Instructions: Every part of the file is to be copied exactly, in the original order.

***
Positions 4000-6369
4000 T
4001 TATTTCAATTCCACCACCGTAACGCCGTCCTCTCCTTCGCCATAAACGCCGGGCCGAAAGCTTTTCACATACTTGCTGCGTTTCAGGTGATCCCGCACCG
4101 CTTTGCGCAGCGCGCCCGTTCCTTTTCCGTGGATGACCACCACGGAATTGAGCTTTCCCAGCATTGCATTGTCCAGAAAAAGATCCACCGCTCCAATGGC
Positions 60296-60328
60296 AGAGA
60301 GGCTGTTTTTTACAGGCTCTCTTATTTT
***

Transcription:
Positions 4000-6369
4000 T
4001 TATTTCAATTCCACCACCGTAACGCCGTCCTCTCCTTCGCCATAAACGCCGGGCCGAAAGCTTTTCACATACTTGCTGCGTTTCAGGTGATCCCGCACCG
4101 CTTTGCGCAGCGCGCCCGTTCCTTTTCCGTGGATGACCACCACGGAATTGAGCTTTCCCAGCATTGCATTGTCCAGAAAAAGATCCACCGCTCCAATGGC
Positions 60296-60328
60296 AGAGA
60301 GGCTGTTTTTTACAGGCTCTCTTATTTT